Tag Archives: Taylor Sheridan

Sicario 2: Day Of The Soldado

I have to be brutally honest about this, but Sicario 2: Day Of The Soldado is nowhere close to a worthy sequel, let alone a good film. After mulling it over a bit since I saw it a few weeks ago, it just feels hollow, superficial and weak in all the places the first one was provocative, mythic and haunting. My main gripe is that it has nothing really to say; the first was deep, dark and dense, with a thoughtful screenplay by Taylor Sheridan brought to life by Denis Villeneuve’s concise, nerve wracking direction, it challenged today’s political climate and casted dark shadows on the anthropological coordinates of present day North and Central America. This one feels like a lurid death trap of violence without weight, thin characterization and a weirdly conceived narrative that misses all the beats and ends up nowhere. Benicio Del Toro and Josh Brolin return as antihero assassin Alejandro and cavalier special ops spook Matt, this time trying to start a big ol’ cartel war by kidnapping the daughter (Isabela Moner) of one boss to frame the another, thereby letting the animals wipe each other out and stop the new trend of these cartels smuggling in Muslim terrorists onto American soil so they can blow up innocent families in shopping malls, which we see here in unnecessarily sickening, gratuitous fashion. This is all sanctioned in clandestine by the stony US secretary of defence (Matthew Modine) and overseen by Brolin’s icy handler (Catherine Keener has fun with the dialogue), and naturally it all goes tits up before too long. When Alejandro and the cartel’s kid find themselves on their own following an ambush, there’s an opportunity for developing his character farther and seeing some kind of redemption, which at first seems like it may happen until Sheridan shuts it down hard and veers the story off into some other stuff that drags and just puts Del Toro’s arc in the doldrums. Brolin finally has a crisis of conscience, but it’s too little too late when we get there. Also, the whole terrorist angle just does not work, and feels totally shoehorned in. The first film, although ultimately fictional, felt like it could indeed be playing out for real somewhere out there, everything was drawn from things we’ve known to be authentic. But cartels moving jihadists across the border for attacks on American cities? Come on now, I could practically feel the influence over Sheridan’s shoulder to work that in somehow. I did enjoy the cinematography by Dariusz Wolski and score by Hildur Guonodóttir, taking over from the late Johann Johansson, but since she’s worked with him on projects in the past, the feeling in the music remains just as austere and menacing. This is just all over the place though, completely lacking the darkly pristine focus and portentous drive of the first. At the end it feels like a big blast of nothing, and if anything it just made me appreciate the first one more.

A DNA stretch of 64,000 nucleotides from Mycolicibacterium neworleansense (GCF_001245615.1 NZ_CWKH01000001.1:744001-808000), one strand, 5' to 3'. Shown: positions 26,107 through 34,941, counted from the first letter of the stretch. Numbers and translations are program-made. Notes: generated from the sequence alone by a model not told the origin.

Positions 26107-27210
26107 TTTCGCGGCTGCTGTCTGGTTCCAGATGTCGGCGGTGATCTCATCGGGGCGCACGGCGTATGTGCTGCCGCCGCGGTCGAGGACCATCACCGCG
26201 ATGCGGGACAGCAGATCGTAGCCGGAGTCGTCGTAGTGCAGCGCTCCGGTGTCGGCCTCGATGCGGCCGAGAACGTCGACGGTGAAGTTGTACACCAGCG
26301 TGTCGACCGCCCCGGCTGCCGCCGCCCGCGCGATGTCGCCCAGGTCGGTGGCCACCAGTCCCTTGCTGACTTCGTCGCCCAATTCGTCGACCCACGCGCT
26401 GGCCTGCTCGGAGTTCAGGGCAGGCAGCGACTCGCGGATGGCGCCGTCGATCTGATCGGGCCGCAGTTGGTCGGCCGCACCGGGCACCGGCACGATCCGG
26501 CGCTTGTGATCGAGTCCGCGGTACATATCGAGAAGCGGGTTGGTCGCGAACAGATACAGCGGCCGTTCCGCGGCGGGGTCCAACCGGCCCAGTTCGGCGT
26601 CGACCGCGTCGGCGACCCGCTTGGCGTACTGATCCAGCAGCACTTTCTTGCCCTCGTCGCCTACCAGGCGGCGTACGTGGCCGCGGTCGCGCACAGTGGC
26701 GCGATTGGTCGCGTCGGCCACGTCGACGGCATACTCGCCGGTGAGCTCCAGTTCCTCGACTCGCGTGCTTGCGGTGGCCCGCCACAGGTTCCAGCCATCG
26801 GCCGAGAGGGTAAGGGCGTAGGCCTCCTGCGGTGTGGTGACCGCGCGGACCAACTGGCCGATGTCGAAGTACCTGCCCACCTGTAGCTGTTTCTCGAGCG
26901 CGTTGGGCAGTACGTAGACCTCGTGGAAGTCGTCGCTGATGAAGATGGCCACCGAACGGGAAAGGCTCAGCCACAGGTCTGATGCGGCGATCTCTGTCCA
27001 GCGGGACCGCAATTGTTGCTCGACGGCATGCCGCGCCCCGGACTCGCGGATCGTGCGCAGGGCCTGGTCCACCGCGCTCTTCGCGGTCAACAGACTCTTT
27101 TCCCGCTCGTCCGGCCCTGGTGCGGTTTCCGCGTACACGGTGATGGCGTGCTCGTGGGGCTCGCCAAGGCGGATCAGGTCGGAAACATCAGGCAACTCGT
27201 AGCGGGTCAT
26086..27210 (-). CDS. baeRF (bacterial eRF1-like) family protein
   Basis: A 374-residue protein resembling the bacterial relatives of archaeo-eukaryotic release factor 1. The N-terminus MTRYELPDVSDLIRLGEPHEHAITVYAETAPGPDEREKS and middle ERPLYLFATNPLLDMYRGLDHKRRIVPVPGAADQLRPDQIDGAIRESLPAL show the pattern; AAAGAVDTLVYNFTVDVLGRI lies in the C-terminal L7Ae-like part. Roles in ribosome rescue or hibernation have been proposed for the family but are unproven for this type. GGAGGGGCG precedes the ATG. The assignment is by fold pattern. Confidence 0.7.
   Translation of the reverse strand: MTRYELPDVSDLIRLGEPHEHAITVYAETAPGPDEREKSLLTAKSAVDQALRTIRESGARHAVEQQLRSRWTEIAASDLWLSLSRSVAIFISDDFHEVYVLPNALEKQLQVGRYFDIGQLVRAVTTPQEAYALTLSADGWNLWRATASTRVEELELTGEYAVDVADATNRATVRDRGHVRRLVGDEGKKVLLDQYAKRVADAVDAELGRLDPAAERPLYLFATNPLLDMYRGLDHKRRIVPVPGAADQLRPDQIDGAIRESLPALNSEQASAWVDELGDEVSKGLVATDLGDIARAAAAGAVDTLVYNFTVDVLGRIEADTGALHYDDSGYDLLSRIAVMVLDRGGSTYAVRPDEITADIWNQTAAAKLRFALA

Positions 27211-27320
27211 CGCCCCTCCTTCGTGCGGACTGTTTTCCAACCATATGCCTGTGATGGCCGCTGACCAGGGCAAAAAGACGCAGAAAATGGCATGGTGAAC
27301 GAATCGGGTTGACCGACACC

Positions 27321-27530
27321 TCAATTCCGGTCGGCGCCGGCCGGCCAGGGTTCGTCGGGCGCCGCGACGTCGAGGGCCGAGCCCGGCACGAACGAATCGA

-Nate Hill

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Taylor Sheridan’s Wind River


“I knew this girl, and she was a fighter. However far you think she ran, I can promise you she ran farther…”
I couldn’t find an exact verbatim quote, but that’s the kind of affecting, succinctly written dialogue to be found in Taylor Sheridan’s Wind River, a deeply moving knockout of a film. The third in a so far brilliant stateside saga dubbed the ‘frontier trilogy’ (following Sicario and Hell Or Highwater), River is the beast of the bunch, a surprisingly emotional, fully engaging murder mystery set in yet another harsh, weather beaten vista where life struggles to survive, namely a desolate Indian reservation in the heart of Wyoming. We open with life in jeopardy right out of the gate: as Nick Cave’s haunting original score howls across the snowy plain, a terrified young girl flees through the landscape, alone and injured. She doesn’t make it through the night. This sparks an investigation from the scant law enforcement the area has to offer (Graham Greene is wonderfully world weary as the tribal Sheriff), a rookie FBI Agent (Elizabeth Olsen) and a veteran game tracker (Jeremy Renner in hands down the best work he’s ever done) who’s rocked by his own personal tragedy. Their task is anything but easy, stalled on all sides by criminal activity, uncooperative suspects and that ever present, ruthless winter climate. The mystery, although not quite as elaborate as one might imagine going in, is an unfortunate and infuriating situation that fires up the blood, as well as Renner’s dogged hunting instinct and need for retribution, an act he solemnly promises to the girl’s broken father, played by Gil Birmingham in the kind of show stopping, heartbreaking performance that pretty much demands a best supporting nod. Renner is just… so good, and it’s jarring to see him out of that glossy Hawkeye getup and in a role with some real heft, but he carries himself with grave charisma, especially in a monologue that will have eyes, ears and hearts rooted to the screen. This is Sheridan’s first time in the director’s chair and the guy proves he’s just as uncannily gifted as he is with writing, especially when it comes to action, his rendition of the classic Mexican standoff/shootout is queasily suspenseful and the best sequence of it’s kind that I’ve seen in years. He’s also got a knack for finding just the right musical talent for his pictures as well. Sicario saw Jóhann Jóhannsson whip up an audible nightmare of a score, and Hell Or Highwater also had the benefit of Cave and Warren Ellis, whose compositions here echo out through the desolation like laments for those lost, dead and buried under the snow. Tightly paced, emotionally rich, suffocating in it’s scenes of tension, cathartically invigorating when it needs to be, all of the best things a story should be are on display here. If Sheridan’s output continues to ascend the way we’ve seen so far, he’ll singlehandedly save ol’ Hollywood.